Arthur Leclerc’s 2022 season was, as he describes himself, a case of what might have been. The Monégasque driver ended up sixth in the Drivers’ Championship but believes that it should have been so much better.
Several race weekends fell by the wayside for a variety of reasons. The high level of competition, ill fortunes and self-inflicted hits meant he arrived at the season finale still in the hunt for the title, but as an outsider rather than favourite. Though he fell short in his expectations for 2022, there were highlights and strong points to be happy with looking back on the campaign.
“That’s the thing about Formula 3 that is good for the viewers watching but for the drivers, maybe a bit less,” Leclerc reflected. “It’s really hard to put everything together. You have 30 drivers that can do a very good job so qualifying in the top 10 or top five, it’s really hard. No one maximised this I think most of the time. If you asked drivers how their season was, for sure they would say they’ve had ups and downs. That’s a bit tricky but in terms of pace and speed, I’ve been really happy about it.”
Every contender had their bright spots and rough patches. Runner-up Zane Maloney ended with a streak of Feature Race wins, but lost points at the start of the year undid his efforts. Leclerc’s PREMA Racing teammate Oliver Bearman enjoyed a consistent middle phase of the year peppered with podium finishes, but non-points finishes at the start and in the penultimate round of the season prevented him from challenging more.
For Leclerc, undoubtedly one of the main factors that prevented him from seriously fighting for the title on the final day of the season was his tough Qualifying results. Zandvoort for instance, he fell foul of the late-session Red Flag that caught Bearman out and meant he started both races from P20 around a circuit hardly conducive to easy overtaking.
While outright speed wasn’t the problem, stringing together laps that were good enough for a grid slot at the sharp end of the grid didn’t always happen.
Combined with some unlucky breaks as a result of other drivers causing Red Flag stoppages, Leclerc had it all to do during Sprint and Feature Races too many times for his own liking, despite being happy with his pace over a single lap.
“We did a huge step forward in terms of Qualifying but race pace as well. I’m pretty happy about the pace. I don’t think that’s the main point that needs improvement. I think we did really well but there were some difficult weekends like we had in Budapest or in Spa, when I think we had chances to qualify on pole but were caught out by Red Flags. In Spa, we had another issue which meant we weren’t able to put the car where it deserved to be, it was unfortunate. I think we had all the tools to win the Championship.”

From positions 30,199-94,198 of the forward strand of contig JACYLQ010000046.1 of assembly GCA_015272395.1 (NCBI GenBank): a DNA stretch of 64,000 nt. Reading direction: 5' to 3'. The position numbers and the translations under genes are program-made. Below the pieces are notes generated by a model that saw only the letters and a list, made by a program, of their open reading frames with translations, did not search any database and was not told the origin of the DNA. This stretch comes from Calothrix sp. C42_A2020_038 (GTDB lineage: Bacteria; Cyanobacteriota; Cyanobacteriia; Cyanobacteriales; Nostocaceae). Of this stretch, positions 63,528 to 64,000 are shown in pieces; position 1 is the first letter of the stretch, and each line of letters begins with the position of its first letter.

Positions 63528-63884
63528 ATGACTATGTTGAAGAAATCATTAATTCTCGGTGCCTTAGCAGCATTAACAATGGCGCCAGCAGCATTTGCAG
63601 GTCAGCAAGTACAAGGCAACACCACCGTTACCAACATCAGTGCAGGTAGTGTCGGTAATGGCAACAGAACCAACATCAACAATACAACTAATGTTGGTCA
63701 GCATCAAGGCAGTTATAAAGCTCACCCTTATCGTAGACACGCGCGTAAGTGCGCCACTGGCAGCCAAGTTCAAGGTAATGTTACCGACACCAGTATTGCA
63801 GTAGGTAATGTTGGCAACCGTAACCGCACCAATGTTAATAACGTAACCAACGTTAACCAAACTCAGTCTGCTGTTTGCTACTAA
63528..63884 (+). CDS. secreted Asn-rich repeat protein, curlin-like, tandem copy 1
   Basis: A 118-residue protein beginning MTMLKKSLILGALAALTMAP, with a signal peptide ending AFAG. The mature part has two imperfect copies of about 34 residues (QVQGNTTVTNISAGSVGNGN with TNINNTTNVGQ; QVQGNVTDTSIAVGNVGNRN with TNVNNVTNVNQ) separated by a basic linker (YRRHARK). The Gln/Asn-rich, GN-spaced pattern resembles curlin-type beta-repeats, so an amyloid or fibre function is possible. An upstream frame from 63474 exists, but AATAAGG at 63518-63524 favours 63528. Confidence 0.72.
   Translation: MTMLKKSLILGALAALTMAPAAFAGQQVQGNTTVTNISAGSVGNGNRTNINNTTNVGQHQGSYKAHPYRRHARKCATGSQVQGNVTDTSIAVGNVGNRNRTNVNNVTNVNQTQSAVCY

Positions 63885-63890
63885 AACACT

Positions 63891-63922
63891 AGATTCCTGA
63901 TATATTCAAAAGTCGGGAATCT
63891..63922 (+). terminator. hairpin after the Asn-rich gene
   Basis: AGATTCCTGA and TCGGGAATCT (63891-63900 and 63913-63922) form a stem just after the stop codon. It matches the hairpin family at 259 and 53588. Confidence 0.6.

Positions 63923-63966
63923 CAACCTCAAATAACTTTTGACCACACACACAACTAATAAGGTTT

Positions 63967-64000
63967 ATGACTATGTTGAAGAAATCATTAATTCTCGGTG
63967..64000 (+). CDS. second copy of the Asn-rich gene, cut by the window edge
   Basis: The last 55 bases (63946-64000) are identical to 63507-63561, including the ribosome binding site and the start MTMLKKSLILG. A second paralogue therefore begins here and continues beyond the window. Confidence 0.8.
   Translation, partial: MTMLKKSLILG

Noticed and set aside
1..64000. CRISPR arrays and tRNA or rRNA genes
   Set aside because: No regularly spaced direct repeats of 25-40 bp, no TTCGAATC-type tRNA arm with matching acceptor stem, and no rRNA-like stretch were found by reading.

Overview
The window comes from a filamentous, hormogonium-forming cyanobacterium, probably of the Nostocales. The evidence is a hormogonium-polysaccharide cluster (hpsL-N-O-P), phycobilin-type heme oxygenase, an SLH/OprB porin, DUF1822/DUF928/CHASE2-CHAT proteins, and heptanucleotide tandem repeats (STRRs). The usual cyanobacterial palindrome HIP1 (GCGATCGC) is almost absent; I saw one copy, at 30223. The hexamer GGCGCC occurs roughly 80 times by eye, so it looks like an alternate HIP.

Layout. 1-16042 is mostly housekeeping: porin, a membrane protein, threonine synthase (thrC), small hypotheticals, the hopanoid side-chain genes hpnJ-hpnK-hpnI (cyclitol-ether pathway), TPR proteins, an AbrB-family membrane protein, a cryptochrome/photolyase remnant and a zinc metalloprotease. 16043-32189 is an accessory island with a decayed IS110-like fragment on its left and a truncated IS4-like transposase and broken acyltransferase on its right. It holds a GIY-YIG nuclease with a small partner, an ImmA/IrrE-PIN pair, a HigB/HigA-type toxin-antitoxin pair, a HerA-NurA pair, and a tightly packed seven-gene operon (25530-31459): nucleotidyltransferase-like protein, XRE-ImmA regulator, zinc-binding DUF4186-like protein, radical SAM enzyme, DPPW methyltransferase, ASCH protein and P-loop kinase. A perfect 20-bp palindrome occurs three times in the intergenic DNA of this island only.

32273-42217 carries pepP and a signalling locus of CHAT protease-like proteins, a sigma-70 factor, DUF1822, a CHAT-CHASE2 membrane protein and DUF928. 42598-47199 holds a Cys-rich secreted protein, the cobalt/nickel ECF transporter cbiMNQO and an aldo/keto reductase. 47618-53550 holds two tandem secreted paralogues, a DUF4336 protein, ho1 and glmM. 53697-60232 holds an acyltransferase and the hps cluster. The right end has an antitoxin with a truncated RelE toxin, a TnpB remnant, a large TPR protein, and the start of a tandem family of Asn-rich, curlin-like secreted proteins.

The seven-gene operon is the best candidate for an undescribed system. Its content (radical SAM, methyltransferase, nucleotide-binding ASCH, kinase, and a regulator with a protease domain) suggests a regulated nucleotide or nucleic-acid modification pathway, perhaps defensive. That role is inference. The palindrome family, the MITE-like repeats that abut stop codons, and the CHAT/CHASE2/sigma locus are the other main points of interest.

Despite things not going his way, lessons were learnt and Leclerc says that it will serve him well for the future, but that it won’t necessarily mean a total revamp in his approach to his 2023 season.
The PREMA driver puts a lot of emphasis on his working with the team and vice versa as a key factor in his successes over the course of the 2022 campaign. A pragmatic race-by-race approach has been how Leclerc has tackled things so far, and that will be the modus operandi come ’23.
What he hopes will be different though is the outcome and reward, having come close to a Formula 3 Championship title despite the setbacks.
“I think I’ll continue how I have done before. You have to take it race by race. A lot of drivers have the fight and you cannot afford to give up points because you’ll get behind and then another driver will take them and take advantage. You have to focus race by race like I did. Every weekend is different. I think we showed this year that we can do a good job as a team.
“We were all in the Championship fight, battling for the team as well and everyone was happy. The last bit was the Drivers’ Championship which we couldn’t quite win, but we fought well as a team.”
As all the Formula 3 drivers are now taking a well-earned rest after a busy season, Leclerc is targeting improvements like his rivals will be and is keeping himself busy as a result.
Whether it be karting or other racing pursuits, the Monégasque driver is excited about what he can deliver in 2023 after a huge learning curve this year. Though the Championship fell out of his grasp, his love for competition and racing certainly didn’t grow dimmer.
“I would love to keep racing as much as possible. In the end, it’s my passion so I want to spend as much time in the car as possible. Let’s see what the future holds. If I can spend more time in the car than anywhere else, then I will because it’s my passion.”